As for why they could not cut...if I had to guess, I would say that their flexibility is what hurt them. When they struck the jack, the blades were in a U shape (not that extreme, of course). Because the blades are so wide and thin, they tend to deform in the air even before impact. I tried both hacking and draw cuts with both swords, no difference. The Brescia Spadona is not as sharp as either my Duke or Tritotian, but is substantially stiffer and because there is so little mass near the point, there is no deformation in the air prior to impace. Both the Duke and the Tritonia are notorious tatami killers, so considering the results of these tests there is no doubt in my mind that they were mend for unarmored flesh.

And, yes, for those who may wonder, I did cut with the COP with the correct edge orientation.

Assuming that these swords are accurate represenations of medieval originals (and I have no doubt whatsoever that they are), I would at this point not hesitate to conjecture that layered linen defenses either did not exist in the 12th and 13th centuries or were no where as popular as people tend to believe these days.

On the other hand...

Maybe our modern heat treat that we like to think of as superior makes the swords a litle too prone to flex and vibrations. Period originals were sometimes "poorly" heat treated (by modern standards) and some had significant unhardened or iron content...perhaps that made for a better sword in that it made them less prone to flex (but more pone to bending) and vibration and therefore made them better cutters (harmonic "deadness"). Perhaps our superior modern heat treat is not so superior after all. Certainly it makes the sword more durable, but better? Maybe not.

One thing is certain...the Brescia Spadona rocks. Happy

New York Historical Fencing Association
www.newyorklongsword.com

Byakkokan Dojo
http://newyorkbattodo.com/
View user's profile Send private message Visit poster's website
Vincent Le Chevalier




Usergroups: None

Location: Paris, France
Reading list: 15 books
Spotlight topics: 1
Posts: 796
PostPosted: Sun 03 Feb, 2008 3:53 pm    Post subject:         Reply with quote

Michael Edelson wrote:
Maybe our modern heat treat that we like to think of as superior makes the swords a litle too prone to flex and vibrations. Period originals were sometimes "poorly" heat treated (by modern standards) and some had significant unhardened or iron content...perhaps that made for a better sword in that it made them less prone to flex (but more pone to bending) and vibration and therefore made them better cutters (harmonic "deadness"). Perhaps our superior modern heat treat is not so superior after all. Certainly it makes the sword more durable, but better? Maybe not.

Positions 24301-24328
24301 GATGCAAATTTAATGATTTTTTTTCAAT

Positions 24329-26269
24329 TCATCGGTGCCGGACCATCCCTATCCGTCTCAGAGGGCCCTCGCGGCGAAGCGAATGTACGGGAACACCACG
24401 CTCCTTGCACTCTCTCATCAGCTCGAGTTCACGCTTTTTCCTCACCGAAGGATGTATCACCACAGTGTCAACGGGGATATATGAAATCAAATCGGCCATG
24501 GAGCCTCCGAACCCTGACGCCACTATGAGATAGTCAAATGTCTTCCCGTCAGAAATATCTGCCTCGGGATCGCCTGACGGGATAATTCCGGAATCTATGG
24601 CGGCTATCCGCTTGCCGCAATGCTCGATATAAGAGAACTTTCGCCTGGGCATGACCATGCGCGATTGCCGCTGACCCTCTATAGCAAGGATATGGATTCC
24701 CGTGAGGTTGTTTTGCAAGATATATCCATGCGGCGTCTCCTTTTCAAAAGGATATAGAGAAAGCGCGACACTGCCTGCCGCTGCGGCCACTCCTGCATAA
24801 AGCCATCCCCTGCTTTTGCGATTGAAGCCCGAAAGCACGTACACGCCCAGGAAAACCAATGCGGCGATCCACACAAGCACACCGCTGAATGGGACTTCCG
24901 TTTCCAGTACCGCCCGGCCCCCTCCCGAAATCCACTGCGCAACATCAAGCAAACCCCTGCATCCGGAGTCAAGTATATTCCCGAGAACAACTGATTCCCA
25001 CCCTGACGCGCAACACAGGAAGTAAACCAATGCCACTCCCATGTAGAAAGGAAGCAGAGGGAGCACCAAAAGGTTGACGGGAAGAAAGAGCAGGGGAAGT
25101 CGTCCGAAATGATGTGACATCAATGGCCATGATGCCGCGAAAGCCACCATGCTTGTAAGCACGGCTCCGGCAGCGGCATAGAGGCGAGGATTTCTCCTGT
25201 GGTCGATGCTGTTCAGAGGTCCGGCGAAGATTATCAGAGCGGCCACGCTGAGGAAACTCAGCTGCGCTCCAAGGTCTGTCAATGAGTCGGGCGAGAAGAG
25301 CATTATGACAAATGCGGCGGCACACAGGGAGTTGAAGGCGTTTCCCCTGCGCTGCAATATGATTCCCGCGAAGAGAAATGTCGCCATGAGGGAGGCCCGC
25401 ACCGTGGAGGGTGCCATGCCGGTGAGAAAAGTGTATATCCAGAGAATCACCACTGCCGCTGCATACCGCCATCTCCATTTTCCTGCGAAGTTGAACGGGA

Well that's certainly an interesting thing to ponder... On the other hand, if the sword flexes during the cut, whether it stays bent or flexes back should have only a minor influence on the result, don't you think? I don't know if a sword of the same thickness but with a different heat treat is really more difficult to flex, or if it is just as easy to flex but stays bent...

Another thing I wonder is why the katana is so good against the jack (since if I'm not mistaken it remains the best of your test?). I'm not aware of a Japanese armor similar to that? They must have been lucky in their design Wink

--
Vincent
Ensis Sub Caelo
View user's profile Send private message Visit poster's website
Michael Edelson




Usergroups: 
Donating Members

Location: New York
Spotlight topics: 2
Posts: 1,032
PostPosted: Sun 03 Feb, 2008 4:04 pm    Post subject:         Reply with quote

Vincent Le Chevalier wrote:
Well that's certainly an interesting thing to ponder... On the other hand, if the sword flexes during the cut, whether it stays bent or flexes back should have only a minor influence on the result, don't you think? I don't know if a sword of the same thickness but with a different heat treat is really more difficult to flex, or if it is just as easy to flex but stays bent...


Not if it impacts the target with the blade in a slight bend. Then the influence would be significant. Can you think of another reason why the Brescia Spadona cuts a jack so much better than the Duke?

The Brescia is....not quite as sharp....thicker at the COP (but not by much) and has significantly less mass forward of the balde which would reduce the energy delivered to the target. Both are used two handed by the same person in the same way, yet the sharper, wider and thiner sword can't cut the Jack, while the stiffer, thicker and narrower sword can.

Quote:
Another thing I wonder is why the katana is so good against the jack (since if I'm not mistaken it remains the best of your test?). I'm not aware of a Japanese armor similar to that? They must have been lucky in their design Wink


I'd say it's good against the jack because it does not deform on impact and does not vibrate, but that's just a theory.

New York Historical Fencing Association
www.newyorklongsword.com

Byakkokan Dojo
http://newyorkbattodo.com/
View user's profile Send private message Visit poster's website
Florian H.




Usergroups: None

Location: Austria, Graz
Reading list: 1 book
Posts: 19
PostPosted: Sun 03 Feb, 2008 4:04 pm    Post subject:         Reply with quote

But building a sword, the size of the Baron just for maiming unarmoured opponents would be pretty pointless, since that can be accomplished with a much smaller, one handed sword. So i guess it must have had a very special purpose. And just beating the snot out of a maille-clad knight would work much better with a big club. Please don't understand me wrong, but could this result be related to a mistake in using the sword? Have you had another person try on the target as well, or is that out of question? But never the less, great testing and very interesting results! Even if they leave more questions than answers in this particular case! I'm pretty surprised by the performance of the Brescia Spadona, and the Katana.
View user's profile Send private message
Vincent Le Chevalier




Usergroups: None